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AACA LEGISLATIVE COMMITTEE REPORT

The focus of legislation, national, state, or local is of increasing concern to the members of the Antique Automobile Club of America.

Revision of the AACA Legislative Policy was considered and approved by the directors at the October 8, 1993 Hershey, Pennsylvania National Board of Directors Meeting. The revised Policy, to be published in the 1994 AACA Policy and Procedure Manual, is as follows:

AACA LEGISLATIVE INFRASTRUCTURE

Feb, 21 1999 -- In order to more effectively communicate with Chapters and Regions concerning Legislative matters, an infrastructure has been established that looks at the Geographic and Membership population of the areas of the country; and grouped them accordingly to enable the transfer of Legislative information both up and down the infrastructure.

This infrastructure is comprised of four Divisions. The East, Southeast, Central and Western.

EAST DIVISION

Connecticut, Maine, Massachusetts, New Hampshire, New York, Pennsylvania, Rhode Island, Vermont, Quebec, and New Brunswick, District of Columbia, Delaware, Maryland, New Jersey, Virginia, West Virginia, and North Carolina.

   

SOUTHEASTERN DIVISION

Alabama, Florida, Georgia, Mississippi, and South Carolina, Kentucky, Tennessee, North Carolina.

   

CENTRAL DIVISION

Indiana, Illinois, Michigan, Ohio,  Wisconsin, and Ontario, Minnesota, North Dakota, South Dakota, Nebraska, Iowa, Kansas, Arkansas, Oklahoma, Louisiana, Texas, Missouri, and Manitoba.

   

WESTERN DIVISION

Arizona, California, Colorado, Idaho, Montana, Nevada, New Mexico, Oregon, Utah, Washington, Wyoming, Alaska, Hawaii, British Columbia, Alberta, and Saskatchewan.

The Divisional Coordinators are members of the Legislative Committee and as such coordinate information between the Regions and provide a conduit for information to Areas. They also will make recommendations to the committee as to policy and action necessary to resolve Legislative matters as they occur. They will also provide action items to be presented to the AACA board via the Legislative Vice President.

Divisional Representatives should maintain an information level or knowledge in concert with the State Representatives to insure compliance with the Clean Air Act and to stay on top of events happening at the local level which may require action from other States or the Legislative Committee. They should also meet periodically with State Representatives to coordinate information as well as to stay informed on matters pertinent to Legislation. This means of communication can be visual or via telephone or written correspondence. Divisional Representatives should be also cognizant of other organizations within the DIVISION that are concerned with Clean Air Legislation, and maintain liaison and data exchange with them.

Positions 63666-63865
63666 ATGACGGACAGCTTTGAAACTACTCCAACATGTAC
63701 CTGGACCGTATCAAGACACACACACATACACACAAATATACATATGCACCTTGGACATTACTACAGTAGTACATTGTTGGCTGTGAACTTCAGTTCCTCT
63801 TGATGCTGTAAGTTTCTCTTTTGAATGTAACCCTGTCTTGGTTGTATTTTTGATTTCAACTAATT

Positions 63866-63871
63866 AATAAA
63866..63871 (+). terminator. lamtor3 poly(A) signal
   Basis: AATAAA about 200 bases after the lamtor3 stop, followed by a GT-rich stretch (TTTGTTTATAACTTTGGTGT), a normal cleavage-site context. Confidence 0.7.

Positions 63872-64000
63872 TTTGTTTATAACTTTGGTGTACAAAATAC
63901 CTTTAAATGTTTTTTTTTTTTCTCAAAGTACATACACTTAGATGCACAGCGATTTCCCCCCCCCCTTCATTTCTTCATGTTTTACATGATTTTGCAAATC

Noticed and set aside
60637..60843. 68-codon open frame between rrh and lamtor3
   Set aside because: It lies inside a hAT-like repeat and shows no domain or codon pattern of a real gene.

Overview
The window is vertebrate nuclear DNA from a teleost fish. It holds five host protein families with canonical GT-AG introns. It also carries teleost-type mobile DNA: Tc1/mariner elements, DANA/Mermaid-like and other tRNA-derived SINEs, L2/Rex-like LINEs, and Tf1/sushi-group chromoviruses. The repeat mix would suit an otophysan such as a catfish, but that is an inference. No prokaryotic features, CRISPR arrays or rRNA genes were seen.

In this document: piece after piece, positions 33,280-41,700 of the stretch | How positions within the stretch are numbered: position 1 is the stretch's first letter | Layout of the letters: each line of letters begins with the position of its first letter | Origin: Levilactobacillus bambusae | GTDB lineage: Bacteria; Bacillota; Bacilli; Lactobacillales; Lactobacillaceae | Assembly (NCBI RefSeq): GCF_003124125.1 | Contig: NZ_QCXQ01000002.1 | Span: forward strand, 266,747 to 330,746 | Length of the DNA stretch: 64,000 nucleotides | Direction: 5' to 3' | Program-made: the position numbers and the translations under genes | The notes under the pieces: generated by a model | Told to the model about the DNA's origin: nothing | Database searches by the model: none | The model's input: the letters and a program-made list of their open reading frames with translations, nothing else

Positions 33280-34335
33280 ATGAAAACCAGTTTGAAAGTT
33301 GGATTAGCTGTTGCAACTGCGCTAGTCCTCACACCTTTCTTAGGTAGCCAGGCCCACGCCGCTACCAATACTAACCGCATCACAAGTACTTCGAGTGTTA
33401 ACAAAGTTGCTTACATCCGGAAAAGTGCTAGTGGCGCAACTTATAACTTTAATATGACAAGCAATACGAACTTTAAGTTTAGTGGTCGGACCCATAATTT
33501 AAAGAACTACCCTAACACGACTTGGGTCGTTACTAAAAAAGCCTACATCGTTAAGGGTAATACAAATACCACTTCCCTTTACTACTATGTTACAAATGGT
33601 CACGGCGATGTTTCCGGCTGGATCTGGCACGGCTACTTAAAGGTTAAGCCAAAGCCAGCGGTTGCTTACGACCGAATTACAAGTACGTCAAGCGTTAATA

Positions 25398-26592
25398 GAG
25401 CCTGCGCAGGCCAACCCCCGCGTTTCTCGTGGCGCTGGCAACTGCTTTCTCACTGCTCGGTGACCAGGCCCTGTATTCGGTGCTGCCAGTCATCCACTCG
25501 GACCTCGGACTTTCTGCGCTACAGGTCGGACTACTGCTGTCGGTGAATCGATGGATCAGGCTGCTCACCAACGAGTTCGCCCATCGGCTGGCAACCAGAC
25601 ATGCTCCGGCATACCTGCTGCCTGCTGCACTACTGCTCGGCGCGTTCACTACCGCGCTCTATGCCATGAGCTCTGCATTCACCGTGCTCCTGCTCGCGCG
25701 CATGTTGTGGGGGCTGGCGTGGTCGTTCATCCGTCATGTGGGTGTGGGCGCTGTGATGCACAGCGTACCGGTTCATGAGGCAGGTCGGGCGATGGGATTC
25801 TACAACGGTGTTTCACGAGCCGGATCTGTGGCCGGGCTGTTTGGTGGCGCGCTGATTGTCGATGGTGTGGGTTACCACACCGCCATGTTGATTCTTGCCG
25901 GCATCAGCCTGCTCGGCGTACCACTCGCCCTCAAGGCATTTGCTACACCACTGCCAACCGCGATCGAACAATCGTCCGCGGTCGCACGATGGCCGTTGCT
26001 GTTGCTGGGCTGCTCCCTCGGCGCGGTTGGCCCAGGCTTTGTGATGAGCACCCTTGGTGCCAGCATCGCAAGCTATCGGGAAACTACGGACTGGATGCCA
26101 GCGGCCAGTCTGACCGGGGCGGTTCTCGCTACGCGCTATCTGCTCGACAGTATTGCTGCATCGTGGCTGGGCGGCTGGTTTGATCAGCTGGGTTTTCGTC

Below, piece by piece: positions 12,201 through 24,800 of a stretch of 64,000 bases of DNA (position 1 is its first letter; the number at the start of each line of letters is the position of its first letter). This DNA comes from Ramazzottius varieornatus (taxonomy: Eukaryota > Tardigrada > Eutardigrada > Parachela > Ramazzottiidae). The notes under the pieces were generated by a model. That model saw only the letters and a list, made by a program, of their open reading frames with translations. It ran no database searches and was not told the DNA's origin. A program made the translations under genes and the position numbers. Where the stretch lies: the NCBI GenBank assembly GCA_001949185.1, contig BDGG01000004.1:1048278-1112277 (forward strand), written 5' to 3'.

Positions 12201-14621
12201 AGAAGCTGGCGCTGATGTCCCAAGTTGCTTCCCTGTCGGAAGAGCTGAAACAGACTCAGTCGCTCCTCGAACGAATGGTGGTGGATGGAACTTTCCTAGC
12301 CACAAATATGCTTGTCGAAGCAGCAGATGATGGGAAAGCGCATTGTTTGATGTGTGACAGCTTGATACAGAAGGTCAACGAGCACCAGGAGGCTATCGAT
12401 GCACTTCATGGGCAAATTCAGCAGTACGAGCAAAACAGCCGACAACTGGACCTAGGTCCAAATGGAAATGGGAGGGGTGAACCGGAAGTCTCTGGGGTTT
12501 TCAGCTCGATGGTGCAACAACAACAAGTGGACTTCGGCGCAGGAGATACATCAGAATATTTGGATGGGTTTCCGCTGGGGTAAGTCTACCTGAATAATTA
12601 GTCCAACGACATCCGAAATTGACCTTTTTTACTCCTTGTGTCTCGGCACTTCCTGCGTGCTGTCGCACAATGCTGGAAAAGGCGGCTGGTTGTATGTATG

It is also important that State Representatives establish an information level of local laws and regulations about the Clean Air requirements of the State and pass this data on to local Regions and Chapters. This information level needs to remain current, therefore contact with State Legislators and State EPA members needs to occur initially and at least once a Legislative session to insure that new requirements have not been introduced that would affect Regions and Chapters. It is also a good idea to have someone monitor local TV and newspaper articles for changes that may have occurred, and to keep a file on such articles for reference.

Last but hardly least is the local Region and Chapter Legislative Representative who is the key member responsible for keeping the membership informed on matters that may affect the hobby. A local information level should be maintained similar to that of the State Representative, but his should be on the local level with inputs from the City, County, or Community Legislators; and newspaper monitoring and filling of local articles. This local area is one of the most important as all too often some enthusiastic new Legislator strives to gain recognition by pushing 'Issues beyond the constraints of the Clean Air Act. With up to date information and inputs from the State Representative, local Regions and Chapters could probably guide the Legislator back within established guidelines. Where conditions deviate, signals should be sent to the State and  Representatives for resolution. They in turn will help in the resolution and insure that all resources are brought to bear towards a solution to the problem.

It is important that AACA stay informed on the Legislative issues that effect the hobby and it is hoped that this infrastructure will aid in insuring information flow; Therefore keeping members informed of impending Legislation and providing Regions and Chapters with the information to prevent unwanted Legislation that could seriously effect the hobby.

INFLUENCING LEGISLATION

It is critical to realize how you--an individual--can effectively help influence the outcome of legislation. Ask any elected official who is the most effective lobbyist they have ever met, and chances are they all will deliver the same response: their constituents. All politicians are keenly aware of the fact that it is their constituents who hold the key to their political futures. Therefore, constituent concerns are of the utmost concern to politicians.